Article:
Disasters at Toyota, Toyota Suffers Supply Chain Disruption, supply chain analytics

Case Study: Toyota Suffers Supply Chain Disruption- Lessons to Learn from it

Disasters at Toyota and their Aftermath

Disasters in Japan have not only wrought untold suffering on its people but they have also caused bad supply chain disruptions especially in premier companies such as Toyota. There was a massive earthquake and tsunami on 11 March 2011 that cut off several parts in Northern Japan, The number of the dead or the missing topped 19,000 while more than 325,000 people lost their homes. On a significant note the power plant Fukushima Daiichi was destroyed and it is quite likely that the area around this power plant may never be open for habitation.
Renesas is a microchip company that is located very close to Fukushima. The company suffered serious damage and this meant a huge loss to not only the 20% of the microcontroller market of the world that Renesas supplied to but also the bulk of the automakers in Japan that were dependant on the products from the company. In typically Japanese fashion the automakers got together several thousand technicians who worked round the clock and rebuilt the plant. Renesas was up an about in 6 weeks. Toyota lost its ranking as the largest maker of automobiles in the world, but the recovery was awesome.
There was another catastrophe, this time an explosion in a steel mill in Japan on 8 January 2016 that brought Toyota to almost a grinding halt. This explosion threatened to stop Toyota’s production for around 2 months. The blast had taken place at Japan’s Aichi Steel Plant which supplies steel to Toyota, a car manufacturer that meets about 40% of Japanese global output.
Just when production was about to pick up there was another disaster. There was a flood in Thailand that was an important export hub for Toyota. There were serious shortages in parts and the worst to be hit was Honda whose plant in Thailand remained shut for several months.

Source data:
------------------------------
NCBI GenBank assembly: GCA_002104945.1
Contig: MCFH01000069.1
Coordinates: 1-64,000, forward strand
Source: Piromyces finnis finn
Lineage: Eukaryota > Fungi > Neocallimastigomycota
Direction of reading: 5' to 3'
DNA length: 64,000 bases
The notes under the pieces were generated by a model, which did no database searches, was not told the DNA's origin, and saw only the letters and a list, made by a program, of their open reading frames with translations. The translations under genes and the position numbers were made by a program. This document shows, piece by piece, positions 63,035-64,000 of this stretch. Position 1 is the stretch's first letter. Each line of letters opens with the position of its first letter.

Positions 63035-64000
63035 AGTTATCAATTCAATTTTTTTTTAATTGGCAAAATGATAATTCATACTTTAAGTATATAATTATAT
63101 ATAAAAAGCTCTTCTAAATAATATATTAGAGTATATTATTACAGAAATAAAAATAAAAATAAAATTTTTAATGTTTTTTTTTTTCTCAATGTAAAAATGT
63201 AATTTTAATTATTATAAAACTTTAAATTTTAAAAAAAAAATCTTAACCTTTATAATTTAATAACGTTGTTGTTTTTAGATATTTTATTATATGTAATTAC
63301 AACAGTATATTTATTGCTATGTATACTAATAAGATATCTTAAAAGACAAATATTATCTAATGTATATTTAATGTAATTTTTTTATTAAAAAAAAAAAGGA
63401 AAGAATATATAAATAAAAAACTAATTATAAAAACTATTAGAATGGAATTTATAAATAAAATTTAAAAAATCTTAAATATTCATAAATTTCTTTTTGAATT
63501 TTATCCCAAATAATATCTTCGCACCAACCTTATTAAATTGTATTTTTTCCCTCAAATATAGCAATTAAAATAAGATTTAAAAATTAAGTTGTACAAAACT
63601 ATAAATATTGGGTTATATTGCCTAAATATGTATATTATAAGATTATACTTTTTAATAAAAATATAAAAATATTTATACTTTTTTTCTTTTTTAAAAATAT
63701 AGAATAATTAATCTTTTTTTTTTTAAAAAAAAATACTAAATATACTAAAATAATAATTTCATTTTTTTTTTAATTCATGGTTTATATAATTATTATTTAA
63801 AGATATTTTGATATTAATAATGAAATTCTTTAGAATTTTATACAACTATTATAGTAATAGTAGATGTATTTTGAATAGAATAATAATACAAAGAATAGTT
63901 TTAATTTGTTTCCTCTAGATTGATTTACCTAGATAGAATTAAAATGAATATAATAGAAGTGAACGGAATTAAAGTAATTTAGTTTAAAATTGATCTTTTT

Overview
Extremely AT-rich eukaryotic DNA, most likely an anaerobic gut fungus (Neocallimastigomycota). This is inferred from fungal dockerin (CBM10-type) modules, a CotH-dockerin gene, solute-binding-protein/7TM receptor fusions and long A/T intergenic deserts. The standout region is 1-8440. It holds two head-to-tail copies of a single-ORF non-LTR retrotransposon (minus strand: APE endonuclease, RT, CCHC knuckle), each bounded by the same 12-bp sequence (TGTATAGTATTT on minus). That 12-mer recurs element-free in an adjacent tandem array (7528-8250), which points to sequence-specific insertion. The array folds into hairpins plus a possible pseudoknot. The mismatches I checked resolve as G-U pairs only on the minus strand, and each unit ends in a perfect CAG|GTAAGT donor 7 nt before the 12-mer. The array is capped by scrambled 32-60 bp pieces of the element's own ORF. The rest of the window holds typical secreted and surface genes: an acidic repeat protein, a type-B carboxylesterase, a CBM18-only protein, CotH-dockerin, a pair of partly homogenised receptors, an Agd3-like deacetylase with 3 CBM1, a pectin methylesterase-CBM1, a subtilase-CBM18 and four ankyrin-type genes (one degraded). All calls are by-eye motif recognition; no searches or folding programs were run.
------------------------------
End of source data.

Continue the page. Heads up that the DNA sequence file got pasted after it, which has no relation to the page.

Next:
Then there was the 6.2 magnitude quake that occurred on 14 April 2016 with a stronger tremor that hit the next day with a magnitude that measured 7.0 on the Richter scale. Toyota was already battling a sluggish supply with a drop of around 1% when the twin quakes further worsened the supply chain.
Disasters and the Supply Chain
It is next to impossible to plan taking disasters into consideration. An example of this is that of the eruption of an Icelandic volcano which managed to stop the production of cars in Japan. This happened due to the large volumes of ash generated due to the volcano which caused a serious disruption of delivery by air of critical sensors from Ireland to the factories of Nissan near the capital, Tokyo. In the case of the disaster in the Aichi steel plant, Toyota managed a quick recovery by the alternate sourcing of steel from Aichi. However, after the twin earthquakes Japan has attempted to arrange for the double sourcing of parts and the introduction of alternate plans for manufacture.
Learning from Toyota’s Supply Risk Events
Although Toyota’s supply chain is well respected, the recent mishaps and natural disasters have proved that the supply chain is still not as efficient as it should be. The tsunami in 2011 and the explosion at the Aichi plant have reinforced the view that the time to recovery must be brought down further in the event of a calamity. It was felt that Toyota may have been up and about if it had been able to tap the sources of steel in the US.
It is necessary to have that kind of a model of the supply chain analytics , one that is able to sense the practicality of the supply chain in question. Toyota learnt its lesson the hard way when its supplier of raw material, its own subsidiary, failed to meet supply commitments. Here, what was needed was perhaps an ‘extended supply network model’. Further, a risk that affects the entire country will definitely have to have a solution that helps in the mitigation of such a risk.
One of the important lessons from the Toyota example is that you may need to ensure that the design does not have an inherent problem that locks you with one supplier. Having an alternate supplier of steel to Aichi is one such example. Finally, one can always turn towards technology such as the use of predictive analytics to help in the prediction of risks.
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